Please note that NEHTT is a third party partner and not part of Youth Homeless North East
The North East Homelessness Think Tank (NEHTT) is a regional group, comprising academics, researchers and policy officers (from Centrepoint, Youth Homeless North East*, Homeless Link, Shelter, Barnardo’s, Changing Lives, the Northern Housing Consortium, the Institute for Public Policy and Research North, and Northumbria University, as well as independent specialists).
NEHTT aims to inform and influence policies affecting homeless client groups through research, campaigning and other collaborative activities. The NEHTT uses the knowledge and resources of its members in the North East to influence policy locally, regionally and nationally.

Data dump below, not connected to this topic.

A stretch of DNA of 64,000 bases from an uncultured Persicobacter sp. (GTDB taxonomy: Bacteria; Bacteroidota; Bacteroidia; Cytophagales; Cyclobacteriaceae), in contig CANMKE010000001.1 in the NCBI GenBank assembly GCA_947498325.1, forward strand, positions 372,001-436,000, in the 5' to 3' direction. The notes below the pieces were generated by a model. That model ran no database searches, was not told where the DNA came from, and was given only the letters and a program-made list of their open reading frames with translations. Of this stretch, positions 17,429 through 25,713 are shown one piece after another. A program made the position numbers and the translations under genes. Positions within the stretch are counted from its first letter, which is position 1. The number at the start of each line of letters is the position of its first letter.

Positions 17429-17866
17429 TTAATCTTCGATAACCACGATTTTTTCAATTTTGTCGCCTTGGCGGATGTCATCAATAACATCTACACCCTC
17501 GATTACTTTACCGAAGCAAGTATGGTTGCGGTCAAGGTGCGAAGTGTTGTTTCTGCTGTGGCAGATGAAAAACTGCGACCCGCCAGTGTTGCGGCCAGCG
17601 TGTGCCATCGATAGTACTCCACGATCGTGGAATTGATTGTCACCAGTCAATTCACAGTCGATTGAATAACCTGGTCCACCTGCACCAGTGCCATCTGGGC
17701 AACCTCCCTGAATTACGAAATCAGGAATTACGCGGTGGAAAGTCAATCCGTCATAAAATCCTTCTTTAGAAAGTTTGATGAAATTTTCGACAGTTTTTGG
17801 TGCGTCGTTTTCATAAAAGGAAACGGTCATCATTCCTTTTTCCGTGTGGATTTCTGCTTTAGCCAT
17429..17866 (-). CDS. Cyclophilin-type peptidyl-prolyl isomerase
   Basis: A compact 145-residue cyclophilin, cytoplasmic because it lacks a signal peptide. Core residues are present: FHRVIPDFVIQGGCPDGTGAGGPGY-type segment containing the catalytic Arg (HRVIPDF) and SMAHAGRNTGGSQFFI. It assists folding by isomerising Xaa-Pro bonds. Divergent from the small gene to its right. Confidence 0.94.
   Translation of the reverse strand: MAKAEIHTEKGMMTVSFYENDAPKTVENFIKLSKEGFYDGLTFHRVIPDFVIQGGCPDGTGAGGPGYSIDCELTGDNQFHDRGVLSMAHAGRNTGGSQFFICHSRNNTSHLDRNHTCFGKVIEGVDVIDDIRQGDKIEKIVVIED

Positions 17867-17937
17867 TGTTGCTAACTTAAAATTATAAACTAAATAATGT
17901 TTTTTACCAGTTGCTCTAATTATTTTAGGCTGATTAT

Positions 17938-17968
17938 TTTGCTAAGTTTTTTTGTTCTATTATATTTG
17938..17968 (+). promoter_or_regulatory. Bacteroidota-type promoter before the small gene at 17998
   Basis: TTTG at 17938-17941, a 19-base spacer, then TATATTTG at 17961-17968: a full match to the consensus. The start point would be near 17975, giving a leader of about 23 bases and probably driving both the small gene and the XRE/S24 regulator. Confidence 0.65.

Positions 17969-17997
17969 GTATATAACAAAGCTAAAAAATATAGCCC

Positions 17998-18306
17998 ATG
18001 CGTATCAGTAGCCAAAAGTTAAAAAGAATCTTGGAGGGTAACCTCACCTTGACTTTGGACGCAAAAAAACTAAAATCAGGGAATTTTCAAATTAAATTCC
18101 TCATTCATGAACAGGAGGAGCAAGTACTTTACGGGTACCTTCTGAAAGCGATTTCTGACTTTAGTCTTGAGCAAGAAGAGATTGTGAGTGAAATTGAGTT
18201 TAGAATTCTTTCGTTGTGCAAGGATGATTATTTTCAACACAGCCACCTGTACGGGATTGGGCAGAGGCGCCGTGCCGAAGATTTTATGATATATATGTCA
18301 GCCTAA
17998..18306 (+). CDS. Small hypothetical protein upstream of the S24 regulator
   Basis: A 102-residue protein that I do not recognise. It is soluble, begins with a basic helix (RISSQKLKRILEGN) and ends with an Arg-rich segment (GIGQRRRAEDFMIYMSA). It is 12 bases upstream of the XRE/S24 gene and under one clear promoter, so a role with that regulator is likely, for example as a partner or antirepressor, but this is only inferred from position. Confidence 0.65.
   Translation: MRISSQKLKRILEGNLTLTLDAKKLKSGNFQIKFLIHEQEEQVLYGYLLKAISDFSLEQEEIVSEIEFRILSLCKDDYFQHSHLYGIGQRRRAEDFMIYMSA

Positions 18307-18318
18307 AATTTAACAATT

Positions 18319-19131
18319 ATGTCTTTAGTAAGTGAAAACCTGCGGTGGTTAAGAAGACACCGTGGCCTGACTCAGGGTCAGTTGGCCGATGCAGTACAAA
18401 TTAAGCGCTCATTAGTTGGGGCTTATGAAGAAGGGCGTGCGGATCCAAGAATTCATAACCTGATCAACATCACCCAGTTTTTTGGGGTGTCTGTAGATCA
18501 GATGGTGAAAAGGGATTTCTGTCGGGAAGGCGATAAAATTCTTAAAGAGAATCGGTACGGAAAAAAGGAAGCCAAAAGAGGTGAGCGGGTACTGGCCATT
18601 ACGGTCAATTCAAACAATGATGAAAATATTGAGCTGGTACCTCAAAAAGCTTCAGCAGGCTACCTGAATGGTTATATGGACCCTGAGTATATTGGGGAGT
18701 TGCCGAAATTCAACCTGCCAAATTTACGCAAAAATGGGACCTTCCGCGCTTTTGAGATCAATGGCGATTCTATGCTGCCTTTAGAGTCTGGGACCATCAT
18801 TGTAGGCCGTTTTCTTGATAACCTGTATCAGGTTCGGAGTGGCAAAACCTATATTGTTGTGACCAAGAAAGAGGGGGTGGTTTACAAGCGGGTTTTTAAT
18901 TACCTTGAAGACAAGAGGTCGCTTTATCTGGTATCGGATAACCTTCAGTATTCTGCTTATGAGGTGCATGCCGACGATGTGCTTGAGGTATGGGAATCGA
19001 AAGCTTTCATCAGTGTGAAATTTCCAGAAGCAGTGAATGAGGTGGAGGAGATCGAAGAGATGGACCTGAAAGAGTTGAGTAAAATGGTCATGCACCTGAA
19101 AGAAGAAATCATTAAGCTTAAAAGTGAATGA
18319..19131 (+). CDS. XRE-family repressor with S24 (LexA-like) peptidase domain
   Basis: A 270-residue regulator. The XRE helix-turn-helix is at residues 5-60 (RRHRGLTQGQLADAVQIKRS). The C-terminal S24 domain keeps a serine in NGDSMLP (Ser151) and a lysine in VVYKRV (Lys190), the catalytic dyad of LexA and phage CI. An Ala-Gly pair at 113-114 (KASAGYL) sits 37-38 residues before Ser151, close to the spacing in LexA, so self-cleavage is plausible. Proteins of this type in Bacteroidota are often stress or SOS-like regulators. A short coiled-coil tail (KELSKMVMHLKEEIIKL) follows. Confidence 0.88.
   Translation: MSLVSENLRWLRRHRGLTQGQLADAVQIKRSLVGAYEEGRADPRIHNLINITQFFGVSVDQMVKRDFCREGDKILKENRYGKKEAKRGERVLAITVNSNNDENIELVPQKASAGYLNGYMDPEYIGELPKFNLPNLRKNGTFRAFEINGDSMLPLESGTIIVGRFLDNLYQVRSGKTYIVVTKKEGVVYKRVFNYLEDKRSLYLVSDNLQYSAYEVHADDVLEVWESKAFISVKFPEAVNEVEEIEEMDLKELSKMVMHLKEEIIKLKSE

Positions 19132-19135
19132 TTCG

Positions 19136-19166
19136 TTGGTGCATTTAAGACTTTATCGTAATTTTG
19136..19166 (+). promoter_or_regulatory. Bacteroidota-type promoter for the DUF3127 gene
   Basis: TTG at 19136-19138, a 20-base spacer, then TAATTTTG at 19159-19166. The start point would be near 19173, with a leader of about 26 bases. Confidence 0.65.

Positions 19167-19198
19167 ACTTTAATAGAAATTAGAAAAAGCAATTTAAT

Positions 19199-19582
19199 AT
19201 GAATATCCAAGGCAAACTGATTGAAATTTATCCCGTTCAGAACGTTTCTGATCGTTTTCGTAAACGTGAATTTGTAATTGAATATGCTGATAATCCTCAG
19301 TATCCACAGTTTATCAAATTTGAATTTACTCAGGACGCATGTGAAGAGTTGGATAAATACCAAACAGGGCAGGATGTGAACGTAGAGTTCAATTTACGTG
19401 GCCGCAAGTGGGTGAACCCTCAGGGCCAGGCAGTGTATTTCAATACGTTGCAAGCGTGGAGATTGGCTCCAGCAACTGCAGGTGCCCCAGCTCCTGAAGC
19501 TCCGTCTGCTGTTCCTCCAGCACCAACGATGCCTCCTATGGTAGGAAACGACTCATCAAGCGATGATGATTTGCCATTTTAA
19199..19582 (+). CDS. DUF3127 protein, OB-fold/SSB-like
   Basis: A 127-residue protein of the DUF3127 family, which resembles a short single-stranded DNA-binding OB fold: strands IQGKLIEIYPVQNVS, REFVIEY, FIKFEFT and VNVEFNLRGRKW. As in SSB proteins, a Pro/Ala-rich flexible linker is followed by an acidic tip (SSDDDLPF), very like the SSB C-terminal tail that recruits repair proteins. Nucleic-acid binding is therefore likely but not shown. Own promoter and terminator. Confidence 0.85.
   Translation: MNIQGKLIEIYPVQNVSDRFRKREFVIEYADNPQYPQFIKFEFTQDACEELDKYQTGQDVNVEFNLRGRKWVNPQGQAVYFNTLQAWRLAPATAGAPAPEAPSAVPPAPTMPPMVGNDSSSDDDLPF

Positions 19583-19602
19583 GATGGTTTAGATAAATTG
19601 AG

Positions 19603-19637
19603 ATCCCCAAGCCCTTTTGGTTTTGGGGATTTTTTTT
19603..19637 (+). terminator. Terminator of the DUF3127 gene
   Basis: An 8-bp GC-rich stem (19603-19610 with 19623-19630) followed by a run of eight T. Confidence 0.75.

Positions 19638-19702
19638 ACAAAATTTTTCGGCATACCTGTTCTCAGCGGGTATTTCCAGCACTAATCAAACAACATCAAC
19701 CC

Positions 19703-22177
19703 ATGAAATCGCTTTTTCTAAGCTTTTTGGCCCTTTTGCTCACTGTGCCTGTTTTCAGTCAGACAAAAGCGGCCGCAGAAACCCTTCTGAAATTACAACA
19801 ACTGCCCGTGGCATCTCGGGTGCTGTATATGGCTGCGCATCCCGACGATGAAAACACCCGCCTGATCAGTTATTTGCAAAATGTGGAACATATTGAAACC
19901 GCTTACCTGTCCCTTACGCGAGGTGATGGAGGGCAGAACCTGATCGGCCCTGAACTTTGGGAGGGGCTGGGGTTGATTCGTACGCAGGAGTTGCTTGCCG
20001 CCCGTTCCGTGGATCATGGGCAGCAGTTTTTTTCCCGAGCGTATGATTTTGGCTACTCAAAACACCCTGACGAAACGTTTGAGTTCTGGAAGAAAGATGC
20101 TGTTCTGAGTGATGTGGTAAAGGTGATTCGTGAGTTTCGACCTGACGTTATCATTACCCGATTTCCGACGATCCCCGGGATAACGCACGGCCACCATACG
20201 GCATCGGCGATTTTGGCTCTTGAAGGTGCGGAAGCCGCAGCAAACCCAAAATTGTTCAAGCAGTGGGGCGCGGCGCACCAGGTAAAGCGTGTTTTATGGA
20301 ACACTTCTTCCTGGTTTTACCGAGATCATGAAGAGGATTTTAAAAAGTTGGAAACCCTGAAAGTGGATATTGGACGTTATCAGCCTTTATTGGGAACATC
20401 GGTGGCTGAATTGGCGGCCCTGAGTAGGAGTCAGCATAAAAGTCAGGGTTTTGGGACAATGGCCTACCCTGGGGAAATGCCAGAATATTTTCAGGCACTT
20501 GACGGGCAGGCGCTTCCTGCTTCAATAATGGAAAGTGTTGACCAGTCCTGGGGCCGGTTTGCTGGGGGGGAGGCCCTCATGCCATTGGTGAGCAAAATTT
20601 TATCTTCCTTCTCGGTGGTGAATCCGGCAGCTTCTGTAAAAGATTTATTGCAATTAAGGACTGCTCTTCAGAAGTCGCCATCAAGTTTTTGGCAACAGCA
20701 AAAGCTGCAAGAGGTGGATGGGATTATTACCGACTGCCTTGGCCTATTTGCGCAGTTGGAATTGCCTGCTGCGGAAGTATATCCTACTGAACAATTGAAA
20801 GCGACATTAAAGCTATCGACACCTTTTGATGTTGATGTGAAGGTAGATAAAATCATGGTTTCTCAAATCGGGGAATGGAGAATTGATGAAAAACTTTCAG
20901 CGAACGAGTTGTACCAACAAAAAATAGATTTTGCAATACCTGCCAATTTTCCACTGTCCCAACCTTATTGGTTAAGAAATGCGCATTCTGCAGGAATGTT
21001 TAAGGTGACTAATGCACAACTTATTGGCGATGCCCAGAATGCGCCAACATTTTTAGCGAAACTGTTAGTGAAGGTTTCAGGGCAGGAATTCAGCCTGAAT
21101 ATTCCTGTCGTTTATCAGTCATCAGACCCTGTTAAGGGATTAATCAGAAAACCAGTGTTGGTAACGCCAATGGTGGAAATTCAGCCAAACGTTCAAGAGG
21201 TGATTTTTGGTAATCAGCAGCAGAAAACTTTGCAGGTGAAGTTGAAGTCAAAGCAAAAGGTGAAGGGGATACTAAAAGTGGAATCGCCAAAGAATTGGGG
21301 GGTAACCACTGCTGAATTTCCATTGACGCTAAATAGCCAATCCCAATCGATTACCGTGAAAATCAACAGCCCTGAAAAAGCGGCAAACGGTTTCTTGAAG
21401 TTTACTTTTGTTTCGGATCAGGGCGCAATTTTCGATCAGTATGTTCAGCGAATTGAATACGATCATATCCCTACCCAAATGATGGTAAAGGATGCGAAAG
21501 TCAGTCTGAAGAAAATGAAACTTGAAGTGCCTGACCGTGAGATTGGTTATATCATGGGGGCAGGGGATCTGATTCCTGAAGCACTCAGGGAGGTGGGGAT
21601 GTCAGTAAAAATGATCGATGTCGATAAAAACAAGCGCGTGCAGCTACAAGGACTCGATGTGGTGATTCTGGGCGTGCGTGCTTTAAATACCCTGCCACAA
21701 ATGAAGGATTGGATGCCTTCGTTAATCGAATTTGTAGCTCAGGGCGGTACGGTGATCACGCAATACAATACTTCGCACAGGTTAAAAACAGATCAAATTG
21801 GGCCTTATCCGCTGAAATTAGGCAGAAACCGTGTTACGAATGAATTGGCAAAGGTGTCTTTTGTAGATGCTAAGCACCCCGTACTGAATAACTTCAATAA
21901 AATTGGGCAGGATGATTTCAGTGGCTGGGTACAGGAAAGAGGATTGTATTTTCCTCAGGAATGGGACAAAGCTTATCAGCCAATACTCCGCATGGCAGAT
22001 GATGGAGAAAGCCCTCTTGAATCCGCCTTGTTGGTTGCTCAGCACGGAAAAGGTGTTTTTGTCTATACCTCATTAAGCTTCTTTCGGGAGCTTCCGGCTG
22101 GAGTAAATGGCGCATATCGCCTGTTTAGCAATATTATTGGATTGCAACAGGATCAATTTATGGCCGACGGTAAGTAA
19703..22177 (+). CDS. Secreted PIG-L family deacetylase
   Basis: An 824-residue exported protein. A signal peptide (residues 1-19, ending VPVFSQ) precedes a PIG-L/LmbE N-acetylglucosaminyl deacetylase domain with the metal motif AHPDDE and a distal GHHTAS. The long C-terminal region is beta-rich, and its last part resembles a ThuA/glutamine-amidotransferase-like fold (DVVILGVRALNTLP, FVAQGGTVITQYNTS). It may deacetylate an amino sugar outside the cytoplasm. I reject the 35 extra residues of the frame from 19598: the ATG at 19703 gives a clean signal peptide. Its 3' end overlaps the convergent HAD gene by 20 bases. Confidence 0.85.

NEHTT members have a wealth of knowledge and experience in the fields of housing and homelessness. NEHTT harnesses these individual resources to provide a powerful resource to help raise the profile of homelessness issues in the North East and beyond.
Members of NEHTT are committed to working collaboratively as a group and with local authorities (local policy makers and commissioners), other parts of the public sector (health, criminal justice, and employment), the voluntary and community sector, and service users to address homelessness and associated issues in the North East.
NEHTT members have extensive networks, locally and nationally, with links to the Department for Communities and Local Government, civil servants and specialist advisors. These contacts will support access to political networks such as the Inter-Ministerial Group on Homelessness and the All Party Parliamentary Housing Group convened by the Northern Housing Consortium.